You may have explored a boat handling course taught at a school. Did you know you’d be on a boat with 6 people who each take a turn at the wheel? And is the boat they provide the same make, model, engine size as yours? Do the other students have the same boating experience as you? There is nothing quite as helpful as learning from a professional captain on your own boat…At a time that is convenient to you and your spouse.
A beautiful Kadey Krogen 44 Trawler is the first power boat for these new owners. Making the transition from a 46 foot Mason Ketch, they want to learn the different handling characteristics of the trawler as compared to their older sailboat. Their goal was to bring this new yacht up to the Chesapeake Bay for the summer and do some coastal cruising next fall.
We started with a review of equipment systems to learn what is where, how it functions and the basic start up procedures for the equipment. Naturally we checked all fluid levels including engine oil, coolant, transmission fluid level, diesel tank levels and hydraulic stabilizer fluids. Other important discussions included black water & potable water tank levels and spare fluids for oil and fuel filter changes, and yes we checked the generator too.
After getting the boat started and shore power switched to ships generator power, we then disconnected the power cables and dock lines ready to start our two day vessel indoctrination. Out into the St. Lucie River we put the boat into some sharp turns, port and starboard, to get the feel of the boat’s turning radius and stopping ability. Then we headed back to the marina for docking practice - a very different experience in a power boat vs sail.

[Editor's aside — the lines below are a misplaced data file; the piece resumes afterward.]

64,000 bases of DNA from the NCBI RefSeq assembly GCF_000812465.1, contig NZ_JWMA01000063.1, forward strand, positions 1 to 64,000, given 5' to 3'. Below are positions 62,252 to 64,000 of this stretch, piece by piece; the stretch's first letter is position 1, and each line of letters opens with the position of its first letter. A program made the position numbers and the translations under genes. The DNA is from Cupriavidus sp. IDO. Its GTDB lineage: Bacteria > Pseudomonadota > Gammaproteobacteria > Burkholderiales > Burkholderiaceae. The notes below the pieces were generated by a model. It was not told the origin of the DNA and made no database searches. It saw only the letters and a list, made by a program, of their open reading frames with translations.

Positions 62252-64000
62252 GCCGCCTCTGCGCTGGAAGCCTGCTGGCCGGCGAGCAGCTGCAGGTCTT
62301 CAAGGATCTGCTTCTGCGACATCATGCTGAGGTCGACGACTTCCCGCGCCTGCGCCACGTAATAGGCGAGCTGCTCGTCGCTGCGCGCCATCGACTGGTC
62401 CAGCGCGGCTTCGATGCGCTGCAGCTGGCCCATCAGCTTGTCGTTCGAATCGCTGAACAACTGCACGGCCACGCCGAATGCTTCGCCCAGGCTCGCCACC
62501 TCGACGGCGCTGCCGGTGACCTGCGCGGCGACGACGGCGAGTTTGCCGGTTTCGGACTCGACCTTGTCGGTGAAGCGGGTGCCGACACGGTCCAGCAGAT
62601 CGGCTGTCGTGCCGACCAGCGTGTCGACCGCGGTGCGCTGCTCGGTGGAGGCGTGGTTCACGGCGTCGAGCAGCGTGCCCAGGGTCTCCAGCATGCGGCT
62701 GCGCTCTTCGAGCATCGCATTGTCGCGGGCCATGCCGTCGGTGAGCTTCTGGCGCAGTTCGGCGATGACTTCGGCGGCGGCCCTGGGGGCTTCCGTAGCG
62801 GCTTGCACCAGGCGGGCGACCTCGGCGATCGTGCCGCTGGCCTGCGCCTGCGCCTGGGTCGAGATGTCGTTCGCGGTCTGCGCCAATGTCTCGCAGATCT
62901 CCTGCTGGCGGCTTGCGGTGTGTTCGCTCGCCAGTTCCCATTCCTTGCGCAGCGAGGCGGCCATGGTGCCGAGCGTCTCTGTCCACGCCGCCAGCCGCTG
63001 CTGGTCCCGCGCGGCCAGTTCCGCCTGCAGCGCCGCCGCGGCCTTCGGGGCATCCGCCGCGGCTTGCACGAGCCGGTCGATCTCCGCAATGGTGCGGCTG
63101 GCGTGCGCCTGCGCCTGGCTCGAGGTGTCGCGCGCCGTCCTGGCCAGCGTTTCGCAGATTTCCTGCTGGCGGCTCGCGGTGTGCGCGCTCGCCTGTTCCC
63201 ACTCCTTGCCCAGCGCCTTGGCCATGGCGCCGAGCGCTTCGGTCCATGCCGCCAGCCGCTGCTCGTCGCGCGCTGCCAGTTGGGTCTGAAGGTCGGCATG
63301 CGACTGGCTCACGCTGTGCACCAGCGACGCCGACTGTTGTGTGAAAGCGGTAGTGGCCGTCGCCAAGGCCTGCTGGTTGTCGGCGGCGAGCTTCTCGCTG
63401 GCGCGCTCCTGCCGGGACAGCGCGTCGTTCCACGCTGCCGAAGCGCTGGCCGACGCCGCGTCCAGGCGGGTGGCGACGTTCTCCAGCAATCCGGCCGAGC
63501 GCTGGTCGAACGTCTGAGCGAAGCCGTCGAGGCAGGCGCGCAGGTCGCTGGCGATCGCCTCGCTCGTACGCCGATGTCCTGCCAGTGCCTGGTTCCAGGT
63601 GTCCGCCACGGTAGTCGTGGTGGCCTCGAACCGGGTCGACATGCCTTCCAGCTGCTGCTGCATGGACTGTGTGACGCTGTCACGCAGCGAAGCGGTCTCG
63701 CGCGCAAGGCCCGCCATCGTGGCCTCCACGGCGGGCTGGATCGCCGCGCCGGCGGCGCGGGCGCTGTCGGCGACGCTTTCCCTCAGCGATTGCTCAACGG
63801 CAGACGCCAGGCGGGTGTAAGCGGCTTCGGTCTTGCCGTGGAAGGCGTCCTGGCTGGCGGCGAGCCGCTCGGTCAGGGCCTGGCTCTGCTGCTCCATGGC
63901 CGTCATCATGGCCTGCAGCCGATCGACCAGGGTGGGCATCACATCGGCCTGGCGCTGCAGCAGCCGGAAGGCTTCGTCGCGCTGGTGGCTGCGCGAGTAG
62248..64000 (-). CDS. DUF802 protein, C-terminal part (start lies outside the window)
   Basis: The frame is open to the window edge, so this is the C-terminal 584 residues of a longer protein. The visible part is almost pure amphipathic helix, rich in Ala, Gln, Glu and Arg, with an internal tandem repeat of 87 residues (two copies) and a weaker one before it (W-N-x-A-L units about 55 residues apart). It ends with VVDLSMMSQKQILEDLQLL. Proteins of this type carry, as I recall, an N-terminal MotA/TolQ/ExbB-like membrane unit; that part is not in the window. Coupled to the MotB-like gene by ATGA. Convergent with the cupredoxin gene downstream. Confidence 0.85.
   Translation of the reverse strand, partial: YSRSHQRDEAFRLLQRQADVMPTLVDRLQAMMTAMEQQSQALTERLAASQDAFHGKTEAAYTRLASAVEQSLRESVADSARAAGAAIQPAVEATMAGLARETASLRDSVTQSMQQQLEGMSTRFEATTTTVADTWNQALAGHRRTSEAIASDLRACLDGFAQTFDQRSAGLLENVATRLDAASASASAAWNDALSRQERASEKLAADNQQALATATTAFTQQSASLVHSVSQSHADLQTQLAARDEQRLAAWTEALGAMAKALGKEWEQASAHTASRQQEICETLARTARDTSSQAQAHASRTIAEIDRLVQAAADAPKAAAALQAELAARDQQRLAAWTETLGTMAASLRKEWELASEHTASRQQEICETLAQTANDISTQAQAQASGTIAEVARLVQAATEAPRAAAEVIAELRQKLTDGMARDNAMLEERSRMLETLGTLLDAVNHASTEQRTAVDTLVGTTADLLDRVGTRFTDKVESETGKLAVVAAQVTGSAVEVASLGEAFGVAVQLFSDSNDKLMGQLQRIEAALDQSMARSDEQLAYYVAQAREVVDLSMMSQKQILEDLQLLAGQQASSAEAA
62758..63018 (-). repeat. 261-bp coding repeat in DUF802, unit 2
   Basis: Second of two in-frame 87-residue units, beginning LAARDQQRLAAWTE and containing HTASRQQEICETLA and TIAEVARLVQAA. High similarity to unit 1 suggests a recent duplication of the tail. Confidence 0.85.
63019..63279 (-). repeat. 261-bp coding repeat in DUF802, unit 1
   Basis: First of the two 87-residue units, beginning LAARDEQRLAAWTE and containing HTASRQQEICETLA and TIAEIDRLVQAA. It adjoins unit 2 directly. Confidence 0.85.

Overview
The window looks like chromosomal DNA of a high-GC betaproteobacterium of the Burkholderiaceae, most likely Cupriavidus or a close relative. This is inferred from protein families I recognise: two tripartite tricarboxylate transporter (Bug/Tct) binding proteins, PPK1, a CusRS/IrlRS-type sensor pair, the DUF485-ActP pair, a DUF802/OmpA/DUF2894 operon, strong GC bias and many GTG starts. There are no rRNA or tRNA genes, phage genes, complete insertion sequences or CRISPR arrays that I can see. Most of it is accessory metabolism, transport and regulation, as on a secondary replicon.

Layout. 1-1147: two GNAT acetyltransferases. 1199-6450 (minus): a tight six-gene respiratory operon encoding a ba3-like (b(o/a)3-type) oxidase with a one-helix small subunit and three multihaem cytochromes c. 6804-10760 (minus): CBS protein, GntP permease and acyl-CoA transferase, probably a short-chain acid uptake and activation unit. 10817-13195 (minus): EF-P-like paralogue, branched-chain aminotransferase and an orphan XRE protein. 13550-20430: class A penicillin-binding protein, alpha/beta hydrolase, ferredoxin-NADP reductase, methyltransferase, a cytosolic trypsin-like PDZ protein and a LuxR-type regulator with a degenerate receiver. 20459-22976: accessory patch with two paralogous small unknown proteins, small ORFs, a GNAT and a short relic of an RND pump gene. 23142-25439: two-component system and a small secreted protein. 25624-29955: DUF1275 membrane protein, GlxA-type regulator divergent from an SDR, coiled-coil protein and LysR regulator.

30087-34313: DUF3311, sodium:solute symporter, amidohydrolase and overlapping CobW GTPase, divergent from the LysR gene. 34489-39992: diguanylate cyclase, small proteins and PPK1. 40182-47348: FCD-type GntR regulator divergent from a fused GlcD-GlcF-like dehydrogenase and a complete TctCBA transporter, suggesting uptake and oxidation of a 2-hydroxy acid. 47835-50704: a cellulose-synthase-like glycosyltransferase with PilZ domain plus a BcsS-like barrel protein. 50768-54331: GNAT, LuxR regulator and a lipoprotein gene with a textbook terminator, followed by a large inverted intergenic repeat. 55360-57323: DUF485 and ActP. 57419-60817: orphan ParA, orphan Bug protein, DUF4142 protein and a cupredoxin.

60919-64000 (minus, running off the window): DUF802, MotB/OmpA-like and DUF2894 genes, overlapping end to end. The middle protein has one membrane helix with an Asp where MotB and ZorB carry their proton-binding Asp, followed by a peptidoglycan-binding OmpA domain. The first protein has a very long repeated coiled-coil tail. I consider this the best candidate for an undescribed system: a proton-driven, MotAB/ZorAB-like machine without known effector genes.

Next, we docked bow-in a few times then started backing stern into the slips, both owners taking turns on fixed and floating docks alike. This is a single engine boat with a hydraulic bow thruster. The maneuvering procedure for this type of boat is to keep your rudder midship and use the gear shifter and bow thruster toÂ steer the boat into the slip. Since the reverse gear tends to walk the boat starboard this is an advantage to use when backing. After more dockings than any of us can imagine we set out for a run in the river.
Anchoring can be a scary prospect if you are not prepared. We headed toward a quite anchorage to practice using the windlass and MAX anchor. After deciding on the best site based on wind, current and bottom holding we set the hook, again, again and again. Heading back to the marina at the end of the day we discussed the personality of the boat and the skills learned.
Day two we started with more dockings, stern-in. Since we are in Florida and most all the snowbirds have started north we had a marina that was fairly empty. Using this to our advantage we backed into the first slip, moved out and backed into the immediate slip next door. We did this for 5 slips in a row. After mastering this we went up the river and anchored again and then launched the dinghy with the electric winches on the mast and boom system.
Again we had a meeting to review the day and then made lists of recommended items to have aboard for spares on their trip North.
This was a good two day practice and preparation for the owners to cruise to the Chesapeake Bay before hurricane season begins.